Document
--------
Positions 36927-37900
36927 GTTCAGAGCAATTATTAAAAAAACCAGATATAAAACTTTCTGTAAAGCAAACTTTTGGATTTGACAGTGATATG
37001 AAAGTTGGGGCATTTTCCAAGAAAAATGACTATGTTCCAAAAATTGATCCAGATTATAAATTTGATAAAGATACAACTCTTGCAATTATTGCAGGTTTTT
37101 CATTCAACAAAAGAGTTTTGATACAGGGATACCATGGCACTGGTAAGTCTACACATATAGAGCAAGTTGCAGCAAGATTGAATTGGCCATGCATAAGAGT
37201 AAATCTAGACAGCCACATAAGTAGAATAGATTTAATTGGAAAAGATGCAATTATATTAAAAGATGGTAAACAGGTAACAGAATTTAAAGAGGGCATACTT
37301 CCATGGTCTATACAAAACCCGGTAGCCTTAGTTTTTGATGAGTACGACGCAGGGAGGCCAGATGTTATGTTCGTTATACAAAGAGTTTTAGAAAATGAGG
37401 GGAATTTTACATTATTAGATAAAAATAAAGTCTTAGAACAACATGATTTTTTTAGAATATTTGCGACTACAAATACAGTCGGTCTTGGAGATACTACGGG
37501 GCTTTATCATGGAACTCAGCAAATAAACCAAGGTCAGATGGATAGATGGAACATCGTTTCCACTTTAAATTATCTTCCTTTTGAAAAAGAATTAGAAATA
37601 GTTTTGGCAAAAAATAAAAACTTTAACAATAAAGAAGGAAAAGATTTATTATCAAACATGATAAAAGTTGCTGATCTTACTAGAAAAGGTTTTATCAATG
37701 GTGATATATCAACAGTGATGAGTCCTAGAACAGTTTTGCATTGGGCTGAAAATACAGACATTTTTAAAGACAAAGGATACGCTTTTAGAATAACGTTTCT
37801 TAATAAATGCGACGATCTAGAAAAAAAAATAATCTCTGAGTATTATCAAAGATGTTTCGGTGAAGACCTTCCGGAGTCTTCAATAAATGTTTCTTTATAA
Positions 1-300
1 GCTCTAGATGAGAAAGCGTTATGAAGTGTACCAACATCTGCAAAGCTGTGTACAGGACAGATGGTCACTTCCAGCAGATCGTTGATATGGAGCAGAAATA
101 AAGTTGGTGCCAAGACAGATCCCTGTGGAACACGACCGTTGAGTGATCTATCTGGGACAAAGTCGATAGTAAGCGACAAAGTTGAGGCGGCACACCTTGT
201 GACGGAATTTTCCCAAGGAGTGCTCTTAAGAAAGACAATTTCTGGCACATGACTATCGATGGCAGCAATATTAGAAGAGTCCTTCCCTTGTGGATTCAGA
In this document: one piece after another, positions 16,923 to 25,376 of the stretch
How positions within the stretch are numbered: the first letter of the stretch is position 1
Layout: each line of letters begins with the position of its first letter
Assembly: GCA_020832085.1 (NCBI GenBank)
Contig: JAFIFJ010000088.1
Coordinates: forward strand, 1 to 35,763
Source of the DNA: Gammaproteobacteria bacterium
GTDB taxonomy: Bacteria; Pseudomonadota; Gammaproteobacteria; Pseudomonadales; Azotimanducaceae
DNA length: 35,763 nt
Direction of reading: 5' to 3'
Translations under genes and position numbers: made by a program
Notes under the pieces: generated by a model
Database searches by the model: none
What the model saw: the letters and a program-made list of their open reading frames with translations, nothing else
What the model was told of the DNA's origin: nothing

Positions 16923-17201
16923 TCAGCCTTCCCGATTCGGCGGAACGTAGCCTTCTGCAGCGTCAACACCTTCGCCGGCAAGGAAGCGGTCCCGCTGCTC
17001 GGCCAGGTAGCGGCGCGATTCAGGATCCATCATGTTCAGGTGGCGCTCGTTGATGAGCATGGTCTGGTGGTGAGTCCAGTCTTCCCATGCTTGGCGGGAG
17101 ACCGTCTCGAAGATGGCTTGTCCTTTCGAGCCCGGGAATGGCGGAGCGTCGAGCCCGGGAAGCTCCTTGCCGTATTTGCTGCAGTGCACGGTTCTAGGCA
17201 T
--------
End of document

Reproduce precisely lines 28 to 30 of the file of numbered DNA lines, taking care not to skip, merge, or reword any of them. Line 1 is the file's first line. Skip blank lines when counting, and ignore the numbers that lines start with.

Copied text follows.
Database searches by the model: none
What the model saw: the letters and a program-made list of their open reading frames with translations, nothing else
What the model was told of the DNA's origin: nothing